Procrastination is an emotional mechanism to avoid anxiety and stress that comes with a particular task. We typically procrastinate things that are too difficult or unpleasant or simply because we do not enjoy them. It is not always a function of paucity of time. We avoid all that overwhelms us till it reaches crisis proportions. Procrastinated things are like a bitter pill we might eventually swallow but avoid till we can. Our brain associates these things with unpleasant sensations of anxiety, stress, or ennui. Even the most hard working and productive people are guilty of procrastination at some point or the other. It stands to reason that the ones who tend to procrastinate everything are less likely to achieve any meaningful goals.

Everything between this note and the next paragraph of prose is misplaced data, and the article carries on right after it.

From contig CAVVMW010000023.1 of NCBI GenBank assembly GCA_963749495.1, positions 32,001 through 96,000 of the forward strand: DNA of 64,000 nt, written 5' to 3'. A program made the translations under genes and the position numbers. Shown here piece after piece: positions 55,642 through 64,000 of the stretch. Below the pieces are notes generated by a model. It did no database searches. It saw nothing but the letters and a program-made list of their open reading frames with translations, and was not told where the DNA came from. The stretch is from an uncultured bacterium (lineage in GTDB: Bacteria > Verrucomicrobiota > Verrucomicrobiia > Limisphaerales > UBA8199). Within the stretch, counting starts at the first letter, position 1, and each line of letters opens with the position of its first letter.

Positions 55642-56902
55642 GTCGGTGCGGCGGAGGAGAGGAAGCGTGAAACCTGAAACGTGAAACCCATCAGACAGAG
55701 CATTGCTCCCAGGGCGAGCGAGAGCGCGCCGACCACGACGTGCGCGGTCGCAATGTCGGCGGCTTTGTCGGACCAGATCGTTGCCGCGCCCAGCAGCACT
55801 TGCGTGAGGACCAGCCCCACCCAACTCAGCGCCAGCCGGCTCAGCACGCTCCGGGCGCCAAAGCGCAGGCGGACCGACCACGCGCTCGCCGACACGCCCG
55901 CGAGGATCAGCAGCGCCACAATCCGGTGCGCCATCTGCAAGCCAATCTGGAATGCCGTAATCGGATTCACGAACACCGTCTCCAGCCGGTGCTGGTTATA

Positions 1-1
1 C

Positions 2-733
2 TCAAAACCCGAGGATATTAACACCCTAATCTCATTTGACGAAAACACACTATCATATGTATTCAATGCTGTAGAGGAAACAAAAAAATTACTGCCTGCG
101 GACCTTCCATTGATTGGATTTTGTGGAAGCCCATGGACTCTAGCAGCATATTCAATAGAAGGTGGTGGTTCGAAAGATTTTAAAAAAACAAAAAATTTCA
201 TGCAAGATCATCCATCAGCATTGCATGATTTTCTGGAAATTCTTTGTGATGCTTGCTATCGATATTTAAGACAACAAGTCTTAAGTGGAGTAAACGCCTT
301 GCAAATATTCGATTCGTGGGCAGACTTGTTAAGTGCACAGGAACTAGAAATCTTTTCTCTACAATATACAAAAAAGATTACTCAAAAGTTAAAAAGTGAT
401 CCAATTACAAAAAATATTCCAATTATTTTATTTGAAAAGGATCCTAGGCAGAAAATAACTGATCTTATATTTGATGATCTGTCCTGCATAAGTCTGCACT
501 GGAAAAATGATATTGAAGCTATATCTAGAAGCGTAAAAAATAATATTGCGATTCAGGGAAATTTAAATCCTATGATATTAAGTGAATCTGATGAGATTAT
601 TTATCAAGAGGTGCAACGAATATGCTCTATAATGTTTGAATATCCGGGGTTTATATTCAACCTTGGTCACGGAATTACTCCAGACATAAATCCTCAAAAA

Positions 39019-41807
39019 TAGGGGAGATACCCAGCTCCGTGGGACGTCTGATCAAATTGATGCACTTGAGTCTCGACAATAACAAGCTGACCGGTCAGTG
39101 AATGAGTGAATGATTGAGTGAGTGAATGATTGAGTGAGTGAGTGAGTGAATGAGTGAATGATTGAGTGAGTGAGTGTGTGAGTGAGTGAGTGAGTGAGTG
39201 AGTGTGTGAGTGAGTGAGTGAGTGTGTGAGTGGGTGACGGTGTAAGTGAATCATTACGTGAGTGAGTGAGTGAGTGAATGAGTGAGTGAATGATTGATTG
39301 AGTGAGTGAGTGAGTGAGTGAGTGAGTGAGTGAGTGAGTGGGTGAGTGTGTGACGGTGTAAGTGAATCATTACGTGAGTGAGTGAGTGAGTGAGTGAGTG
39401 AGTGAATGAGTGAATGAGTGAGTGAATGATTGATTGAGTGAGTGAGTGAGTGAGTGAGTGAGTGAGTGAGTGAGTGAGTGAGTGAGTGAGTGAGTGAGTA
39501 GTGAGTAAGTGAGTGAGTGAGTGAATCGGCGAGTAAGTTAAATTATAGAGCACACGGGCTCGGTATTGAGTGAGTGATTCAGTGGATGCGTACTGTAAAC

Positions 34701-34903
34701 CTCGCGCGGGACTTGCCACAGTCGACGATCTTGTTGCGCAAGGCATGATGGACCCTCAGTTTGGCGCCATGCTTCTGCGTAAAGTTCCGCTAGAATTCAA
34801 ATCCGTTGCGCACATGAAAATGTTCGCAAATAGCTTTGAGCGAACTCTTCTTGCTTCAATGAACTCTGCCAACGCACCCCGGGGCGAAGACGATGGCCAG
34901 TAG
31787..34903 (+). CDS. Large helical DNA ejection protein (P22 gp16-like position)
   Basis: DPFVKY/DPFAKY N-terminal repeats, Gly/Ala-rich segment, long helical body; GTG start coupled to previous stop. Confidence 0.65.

Why we Procrastinate?
Psychologically speaking, procrastination stems from the urge for instant gratification. Avoiding the unpleasant is a way of maximising momentary pleasure. However, sometimes it is also a result of poor management skills or personality traits. Here are some reasons that could be leading you to procrastinate:
There are things that we do for pleasure and that we are good at. And then there are things that we are required to do but we find them too difficult or unpleasant. It could be doing maths for a creative student or difficult conversations or any other stressful situation. We unconsciously procrastinate the ones that are beyond our capabilities or likely to cause stress.
We live in times that require us to continuously multitask. There are too many possibilities leading to too many desires. As a consequence, there is just way too much that we want to pack in a day. For example – we want to awe the boss with our presentations, go out for after work drinks and work out all in 24 hours. While it possible, it is tiring. So, one of things, gets procrastinated for us to maintain our sanity.